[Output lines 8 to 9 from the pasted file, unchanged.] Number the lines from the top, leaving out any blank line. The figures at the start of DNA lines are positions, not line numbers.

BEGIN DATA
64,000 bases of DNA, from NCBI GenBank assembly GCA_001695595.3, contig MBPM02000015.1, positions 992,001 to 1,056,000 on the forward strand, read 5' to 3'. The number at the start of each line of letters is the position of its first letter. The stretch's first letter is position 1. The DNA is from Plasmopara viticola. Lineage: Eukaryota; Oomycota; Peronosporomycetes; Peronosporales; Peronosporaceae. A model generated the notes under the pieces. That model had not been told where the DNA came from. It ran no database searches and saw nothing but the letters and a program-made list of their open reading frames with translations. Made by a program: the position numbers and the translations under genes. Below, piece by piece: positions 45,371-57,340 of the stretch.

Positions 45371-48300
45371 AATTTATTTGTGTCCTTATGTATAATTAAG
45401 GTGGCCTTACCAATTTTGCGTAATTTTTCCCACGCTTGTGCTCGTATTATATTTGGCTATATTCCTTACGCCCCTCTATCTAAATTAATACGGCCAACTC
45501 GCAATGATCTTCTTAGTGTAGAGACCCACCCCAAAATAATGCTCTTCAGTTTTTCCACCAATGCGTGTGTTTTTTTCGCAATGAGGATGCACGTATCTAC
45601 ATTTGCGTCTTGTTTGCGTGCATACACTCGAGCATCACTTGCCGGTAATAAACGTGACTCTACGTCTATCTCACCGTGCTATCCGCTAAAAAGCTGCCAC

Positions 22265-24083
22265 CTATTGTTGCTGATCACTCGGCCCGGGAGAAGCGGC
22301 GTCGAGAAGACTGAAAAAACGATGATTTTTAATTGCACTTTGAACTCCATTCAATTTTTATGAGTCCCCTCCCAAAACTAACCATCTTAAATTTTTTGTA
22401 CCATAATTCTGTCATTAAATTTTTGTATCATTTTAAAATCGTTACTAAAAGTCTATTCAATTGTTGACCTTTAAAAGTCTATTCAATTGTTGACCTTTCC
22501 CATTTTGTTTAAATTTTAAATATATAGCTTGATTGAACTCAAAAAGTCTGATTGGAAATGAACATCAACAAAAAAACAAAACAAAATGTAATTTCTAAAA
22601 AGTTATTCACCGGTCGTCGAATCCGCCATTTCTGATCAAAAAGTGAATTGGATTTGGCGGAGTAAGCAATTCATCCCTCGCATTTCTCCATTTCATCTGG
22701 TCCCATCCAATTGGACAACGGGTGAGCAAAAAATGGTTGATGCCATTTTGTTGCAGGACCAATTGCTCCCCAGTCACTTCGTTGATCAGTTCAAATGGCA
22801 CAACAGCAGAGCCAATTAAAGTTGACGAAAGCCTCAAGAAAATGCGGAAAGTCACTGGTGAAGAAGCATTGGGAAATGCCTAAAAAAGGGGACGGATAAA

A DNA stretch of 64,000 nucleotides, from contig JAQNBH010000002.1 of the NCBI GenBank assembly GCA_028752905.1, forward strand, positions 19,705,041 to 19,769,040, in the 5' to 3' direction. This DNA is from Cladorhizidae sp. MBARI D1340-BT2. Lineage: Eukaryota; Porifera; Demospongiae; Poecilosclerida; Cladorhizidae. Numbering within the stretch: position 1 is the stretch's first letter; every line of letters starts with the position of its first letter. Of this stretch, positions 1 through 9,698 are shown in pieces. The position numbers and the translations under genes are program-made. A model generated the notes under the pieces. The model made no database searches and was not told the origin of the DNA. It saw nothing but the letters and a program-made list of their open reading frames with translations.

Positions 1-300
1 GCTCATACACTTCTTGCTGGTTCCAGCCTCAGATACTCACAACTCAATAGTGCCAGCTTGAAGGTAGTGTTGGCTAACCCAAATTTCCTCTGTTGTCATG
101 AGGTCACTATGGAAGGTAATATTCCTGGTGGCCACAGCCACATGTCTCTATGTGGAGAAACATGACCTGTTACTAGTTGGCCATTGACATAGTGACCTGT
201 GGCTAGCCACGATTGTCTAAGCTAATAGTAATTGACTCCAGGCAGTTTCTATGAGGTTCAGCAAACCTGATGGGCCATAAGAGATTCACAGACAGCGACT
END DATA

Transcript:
22265 CTATTGTTGCTGATCACTCGGCCCGGGAGAAGCGGC
22301 GTCGAGAAGACTGAAAAAACGATGATTTTTAATTGCACTTTGAACTCCATTCAATTTTTATGAGTCCCCTCCCAAAACTAACCATCTTAAATTTTTTGTA